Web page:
AMD’s upcoming Zen 4 CPUs will reportedly be up to 37 percent faster than their Zen 3 counterparts. Alongside Intel, AMD is one of the two x86 CPU-makers in the world, and its current Ryzen 6000 lineup competes with Intel‘s 12-gen Core ‘Alder Lake’ processors. However, benchmarks scores suggest that the Alder lake CPUs are miles ahead of their AMD counterparts, something that the company is trying to rectify with its Zen 4 lineup.

At its Q1, 2022 earnings call earlier this month, AMD confirmed plans to launch a slew of Zen 4 ‘Ryzen 7000’ products, including ‘Raphael’ for desktops, ‘Dragon Range’ for enthusiast gaming laptops, and ‘Phoenix’ for thin and light gaming notebooks. The Raphael desktop chips will be based on the company’s new AM5 platform and targeted at enthusiasts and serious gamers. They will be released in the second half of this year, but there’s no exact time frame for their launch.


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Prolific tipster and YouTuber ‘Moore’s Law is Dead’ has shared a ton of information about AMD’s upcoming Zen 4, Zen 4C, Zen 5 and Zen 6 architectures. According to MLID’s latest video, Zen 4 will improve the IPC (instructions per clock) by 15-24 percent and single-threaded performance by 18-37 percent over Zen 3 cores. The multi-threaded performance is also expected to see a similar boost. Zen 4 will also support AVX-512, PCIe 5.0, DDR5, LPDDR5, and more. Zen 4 is expected to be a faster version of the Zen 3 core with enhanced cache and higher clocks, and if the new details are correct, it will offer a massive performance boost over its predecessors.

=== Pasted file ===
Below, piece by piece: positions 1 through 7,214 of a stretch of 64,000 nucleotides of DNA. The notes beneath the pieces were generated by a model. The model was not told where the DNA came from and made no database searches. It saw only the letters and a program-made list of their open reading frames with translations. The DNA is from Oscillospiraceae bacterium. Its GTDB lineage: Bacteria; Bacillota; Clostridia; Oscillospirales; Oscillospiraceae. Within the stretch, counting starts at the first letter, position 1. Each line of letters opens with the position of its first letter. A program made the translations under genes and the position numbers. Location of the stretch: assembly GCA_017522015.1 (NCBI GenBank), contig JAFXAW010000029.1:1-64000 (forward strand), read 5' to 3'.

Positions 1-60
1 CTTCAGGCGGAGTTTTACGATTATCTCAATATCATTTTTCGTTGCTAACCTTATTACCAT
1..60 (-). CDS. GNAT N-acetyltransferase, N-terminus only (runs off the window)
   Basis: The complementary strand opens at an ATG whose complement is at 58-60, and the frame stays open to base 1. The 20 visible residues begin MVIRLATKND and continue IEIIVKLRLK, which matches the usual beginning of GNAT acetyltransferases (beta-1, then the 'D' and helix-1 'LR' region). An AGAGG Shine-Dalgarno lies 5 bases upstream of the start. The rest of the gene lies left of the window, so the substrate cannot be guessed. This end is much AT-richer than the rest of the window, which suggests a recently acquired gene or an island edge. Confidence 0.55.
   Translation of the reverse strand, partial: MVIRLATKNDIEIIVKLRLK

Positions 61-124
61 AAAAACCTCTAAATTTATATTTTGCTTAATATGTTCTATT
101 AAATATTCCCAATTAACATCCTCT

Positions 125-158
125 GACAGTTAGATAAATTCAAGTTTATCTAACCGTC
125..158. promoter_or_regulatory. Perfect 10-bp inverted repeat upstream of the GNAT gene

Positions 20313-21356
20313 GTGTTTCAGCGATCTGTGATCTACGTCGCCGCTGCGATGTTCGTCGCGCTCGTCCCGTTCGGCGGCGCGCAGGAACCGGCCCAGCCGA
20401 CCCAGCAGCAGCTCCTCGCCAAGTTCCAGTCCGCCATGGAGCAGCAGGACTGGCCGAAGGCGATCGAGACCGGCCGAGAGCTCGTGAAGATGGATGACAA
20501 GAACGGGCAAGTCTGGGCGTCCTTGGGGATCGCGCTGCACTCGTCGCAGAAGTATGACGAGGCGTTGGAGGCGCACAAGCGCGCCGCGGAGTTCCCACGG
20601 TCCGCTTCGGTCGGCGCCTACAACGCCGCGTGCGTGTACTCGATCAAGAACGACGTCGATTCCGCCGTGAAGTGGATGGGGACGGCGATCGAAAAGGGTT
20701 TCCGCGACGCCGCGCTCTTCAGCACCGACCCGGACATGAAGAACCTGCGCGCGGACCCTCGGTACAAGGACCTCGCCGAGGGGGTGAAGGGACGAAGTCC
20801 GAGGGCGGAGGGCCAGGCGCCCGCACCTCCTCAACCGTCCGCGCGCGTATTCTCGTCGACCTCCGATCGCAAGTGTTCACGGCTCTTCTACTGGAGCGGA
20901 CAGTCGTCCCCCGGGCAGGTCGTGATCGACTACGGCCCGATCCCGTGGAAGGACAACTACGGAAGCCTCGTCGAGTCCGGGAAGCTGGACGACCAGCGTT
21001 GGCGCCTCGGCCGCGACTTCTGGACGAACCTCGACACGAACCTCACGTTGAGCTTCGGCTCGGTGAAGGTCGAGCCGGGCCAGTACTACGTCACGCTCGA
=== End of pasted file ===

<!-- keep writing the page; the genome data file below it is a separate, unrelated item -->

Zen 4: Higher Clock Speeds, Increased Performance

One of the major changes in the upcoming Zen 4 processors would be their higher clock speeds compared to their Zen 3 counterparts. Recent leaks have already revealed prototypes and engineering samples with up to 5.2 GHz clock speeds, and MLID’s latest video now seems to confirm that. According to the video, the Zen 4 CPUs might also see an 8-14 percent improvement in sustained clock speeds, which should also help increase their performance levels compared to Zen 3.

Another major change in the new chips will be the increased amount of L2 cache. According to the report, the Zen 4 processors would have double the amount of L2 cache as their Zen 3 counterparts while retaining the same amount of L3 cache. That means they should have a full 1MB of L2 cache instead of 512KB in Zen 3 while the L3 per core will remain at 4MB.

Overall, the Zen 4 lineup is slated to include the EPYC Genoa 7004 lineup for servers alongside the aforementioned Raphael, Dragon Range and Phoenix chips. It will also include Threadripper 7000 Storm Peak lineup that is expected to be released in Q1, 2023. Processors with AMD’s Zen 5 core are expected to include EPYC Turin 700X, the Ryzen 8000 ‘Granite Ridge’ and the Ryzen 8000 ‘Strix Point’ lineups that are slated to release between H2, 2023 and H1, 2025.